Cladding blamed for the deadly Grenfell Tower blaze that killed 79 is cleared for use in Australia despite warnings it is ‘like a firecracker’
Daily Mail
By Josh Hanrahan for Daily Mail Australia
21 June 2017

The controversial cladding blamed for fuelling the devastating Grenfell Tower inferno is fine to use on high-rise apartments in Australia, a top building firm claims.

In the wake of last week's horrific blaze which ripped through the west-London block claiming at least 79 lives, witnesses told how cladding seemed to accelerate the fire.

After the blaze, it was revealed that a Melbourne apartment block which caught fire in 2014 was covered in a similar brand of Chinese-made cladding.

While some have called for the product to be banned worldwide, the builder of the Melbourne high-rise that caught alight says the cladding was cleared by experts and is safe to use, The Australian reports.

In late-2014, more than 400 residents were forced to flee for their lives in the middle of the night as the Lacrosse building, in Melbourne's Docklands precinct, caught fire.

An estimated $15 million damage was caused to the high-rise complex, with pictures of the blaze bearing an eerie resemblance to the horrifying scenes at Grenfell Tower in London.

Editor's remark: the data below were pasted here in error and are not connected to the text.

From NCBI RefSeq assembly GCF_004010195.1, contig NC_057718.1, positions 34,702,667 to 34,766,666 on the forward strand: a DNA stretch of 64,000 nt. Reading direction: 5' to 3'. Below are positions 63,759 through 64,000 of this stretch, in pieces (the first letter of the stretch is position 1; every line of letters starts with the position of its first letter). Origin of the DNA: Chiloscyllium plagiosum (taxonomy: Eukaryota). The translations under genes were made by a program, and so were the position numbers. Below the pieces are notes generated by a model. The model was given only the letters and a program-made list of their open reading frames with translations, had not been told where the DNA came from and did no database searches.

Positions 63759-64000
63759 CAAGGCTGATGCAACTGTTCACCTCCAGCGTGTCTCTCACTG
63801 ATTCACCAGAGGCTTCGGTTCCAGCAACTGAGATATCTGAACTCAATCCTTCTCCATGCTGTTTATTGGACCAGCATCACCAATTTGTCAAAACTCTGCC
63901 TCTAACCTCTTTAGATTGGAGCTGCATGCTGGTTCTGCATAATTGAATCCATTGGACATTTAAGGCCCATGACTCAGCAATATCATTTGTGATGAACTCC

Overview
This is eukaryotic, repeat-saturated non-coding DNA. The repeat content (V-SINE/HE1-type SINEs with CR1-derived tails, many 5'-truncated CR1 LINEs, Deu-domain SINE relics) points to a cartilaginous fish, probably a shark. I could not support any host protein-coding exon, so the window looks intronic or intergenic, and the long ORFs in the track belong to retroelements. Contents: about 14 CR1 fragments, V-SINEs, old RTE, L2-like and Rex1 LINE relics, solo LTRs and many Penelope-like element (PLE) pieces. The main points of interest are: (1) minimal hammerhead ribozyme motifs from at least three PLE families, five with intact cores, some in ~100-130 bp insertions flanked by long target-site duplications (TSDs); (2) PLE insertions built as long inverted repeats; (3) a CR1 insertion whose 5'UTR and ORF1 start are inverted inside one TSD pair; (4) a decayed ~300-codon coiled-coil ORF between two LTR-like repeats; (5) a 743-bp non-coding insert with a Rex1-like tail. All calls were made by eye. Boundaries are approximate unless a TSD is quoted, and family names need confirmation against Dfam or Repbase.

Following the blaze, started by a lit cigarette left on a balcony, an investigation found around half of buildings in Melbourne used the Alcuobest product.

It found the cladding should never have been put in the building and ordered it to be taken down by mid-2018, despite builders being given the OK to use it.

But LU Simon, the firm who built the Lacrosse building, claimed in a VCAT hearing the cladding was tested and dubbed 'suitable for use on the external cladding of buildings including high-rise residential and commercial buildings'.

'The use of Alucobest (or similar composite aluminium panel products such as Alucobond) in buildings of this type has been a common practice across Australia for at least 40 years,' the documents reportedly read.

Lacrosse after the fire

'Until the (Lacrosse) fire incident... it was standard practice in the industry to use aluminium composite panels on the external walls of buildings... across all the states and territories of Australia.

'The use of such panels has been routinely approved by the MFB, independent fire engineers, architects and building surveyors.'

But despite the claims of LU Simon, another building expert last week claimed the cladding used in the Lacrosse building and Grenfell Tower was 'like a firecracker'

'This product is so flammable, it's like a firecracker,' Phil Dwyer, president of Builders Collective of Australia, told 3AW.

looking to buy an apartment ... ask one question

Mr Dwyer said anyone looking to buy an apartment should ask one question: 'Is there any combustible cladding on the building?'

'Don't buy it, don't take the risk... It's just not worth it.'

The death toll from the Grenfell Tower inferno so far stands at 79, with authorities still searching the building's rubble. 


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